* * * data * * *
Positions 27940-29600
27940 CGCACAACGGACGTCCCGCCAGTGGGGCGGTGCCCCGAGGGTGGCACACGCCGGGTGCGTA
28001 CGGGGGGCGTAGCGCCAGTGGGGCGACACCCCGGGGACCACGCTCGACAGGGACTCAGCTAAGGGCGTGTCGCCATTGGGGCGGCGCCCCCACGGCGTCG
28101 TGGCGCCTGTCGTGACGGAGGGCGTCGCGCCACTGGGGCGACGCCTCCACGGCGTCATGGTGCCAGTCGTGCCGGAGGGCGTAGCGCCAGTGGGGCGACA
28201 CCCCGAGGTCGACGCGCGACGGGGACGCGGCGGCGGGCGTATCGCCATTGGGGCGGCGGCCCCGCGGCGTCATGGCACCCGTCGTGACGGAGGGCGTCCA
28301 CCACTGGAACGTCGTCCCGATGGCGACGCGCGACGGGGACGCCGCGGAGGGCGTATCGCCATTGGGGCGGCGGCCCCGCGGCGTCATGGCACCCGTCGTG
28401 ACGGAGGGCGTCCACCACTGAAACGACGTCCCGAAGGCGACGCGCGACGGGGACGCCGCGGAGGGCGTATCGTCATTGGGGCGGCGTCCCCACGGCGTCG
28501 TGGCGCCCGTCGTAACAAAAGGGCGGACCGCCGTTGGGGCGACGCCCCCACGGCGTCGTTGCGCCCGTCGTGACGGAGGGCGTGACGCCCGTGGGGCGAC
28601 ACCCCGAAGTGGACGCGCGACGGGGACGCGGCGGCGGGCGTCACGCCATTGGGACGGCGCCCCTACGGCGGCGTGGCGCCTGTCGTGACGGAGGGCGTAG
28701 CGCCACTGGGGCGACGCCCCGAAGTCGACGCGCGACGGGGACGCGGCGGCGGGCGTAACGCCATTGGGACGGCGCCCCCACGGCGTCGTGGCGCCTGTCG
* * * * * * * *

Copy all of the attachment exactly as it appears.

Positions 27940-29600
27940 CGCACAACGGACGTCCCGCCAGTGGGGCGGTGCCCCGAGGGTGGCACACGCCGGGTGCGTA
28001 CGGGGGGCGTAGCGCCAGTGGGGCGACACCCCGGGGACCACGCTCGACAGGGACTCAGCTAAGGGCGTGTCGCCATTGGGGCGGCGCCCCCACGGCGTCG
28101 TGGCGCCTGTCGTGACGGAGGGCGTCGCGCCACTGGGGCGACGCCTCCACGGCGTCATGGTGCCAGTCGTGCCGGAGGGCGTAGCGCCAGTGGGGCGACA
28201 CCCCGAGGTCGACGCGCGACGGGGACGCGGCGGCGGGCGTATCGCCATTGGGGCGGCGGCCCCGCGGCGTCATGGCACCCGTCGTGACGGAGGGCGTCCA
28301 CCACTGGAACGTCGTCCCGATGGCGACGCGCGACGGGGACGCCGCGGAGGGCGTATCGCCATTGGGGCGGCGGCCCCGCGGCGTCATGGCACCCGTCGTG
28401 ACGGAGGGCGTCCACCACTGAAACGACGTCCCGAAGGCGACGCGCGACGGGGACGCCGCGGAGGGCGTATCGTCATTGGGGCGGCGTCCCCACGGCGTCG
28501 TGGCGCCCGTCGTAACAAAAGGGCGGACCGCCGTTGGGGCGACGCCCCCACGGCGTCGTTGCGCCCGTCGTGACGGAGGGCGTGACGCCCGTGGGGCGAC
28601 ACCCCGAAGTGGACGCGCGACGGGGACGCGGCGGCGGGCGTCACGCCATTGGGACGGCGCCCCTACGGCGGCGTGGCGCCTGTCGTGACGGAGGGCGTAG
28701 CGCCACTGGGGCGACGCCCCGAAGTCGACGCGCGACGGGGACGCGGCGGCGGGCGTAACGCCATTGGGACGGCGCCCCCACGGCGTCGTGGCGCCTGTCG